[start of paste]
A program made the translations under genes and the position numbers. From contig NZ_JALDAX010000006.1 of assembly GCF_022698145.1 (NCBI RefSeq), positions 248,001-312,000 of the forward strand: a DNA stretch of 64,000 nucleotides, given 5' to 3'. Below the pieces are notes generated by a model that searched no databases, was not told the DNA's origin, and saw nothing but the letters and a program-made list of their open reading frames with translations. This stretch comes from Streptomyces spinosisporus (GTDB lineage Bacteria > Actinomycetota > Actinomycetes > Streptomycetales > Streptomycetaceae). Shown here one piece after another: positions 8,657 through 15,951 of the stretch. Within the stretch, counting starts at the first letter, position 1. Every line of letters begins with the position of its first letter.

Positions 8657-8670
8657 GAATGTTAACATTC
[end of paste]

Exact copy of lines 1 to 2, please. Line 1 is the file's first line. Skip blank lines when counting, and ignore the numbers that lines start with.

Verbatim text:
A program made the translations under genes and the position numbers. From contig NZ_JALDAX010000006.1 of assembly GCF_022698145.1 (NCBI RefSeq), positions 248,001-312,000 of the forward strand: a DNA stretch of 64,000 nucleotides, given 5' to 3'. Below the pieces are notes generated by a model that searched no databases, was not told the DNA's origin, and saw nothing but the letters and a program-made list of their open reading frames with translations. This stretch comes from Streptomyces spinosisporus (GTDB lineage Bacteria > Actinomycetota > Actinomycetes > Streptomycetales > Streptomycetaceae). Shown here one piece after another: positions 8,657 through 15,951 of the stretch. Within the stretch, counting starts at the first letter, position 1. Every line of letters begins with the position of its first letter.

Positions 8657-8670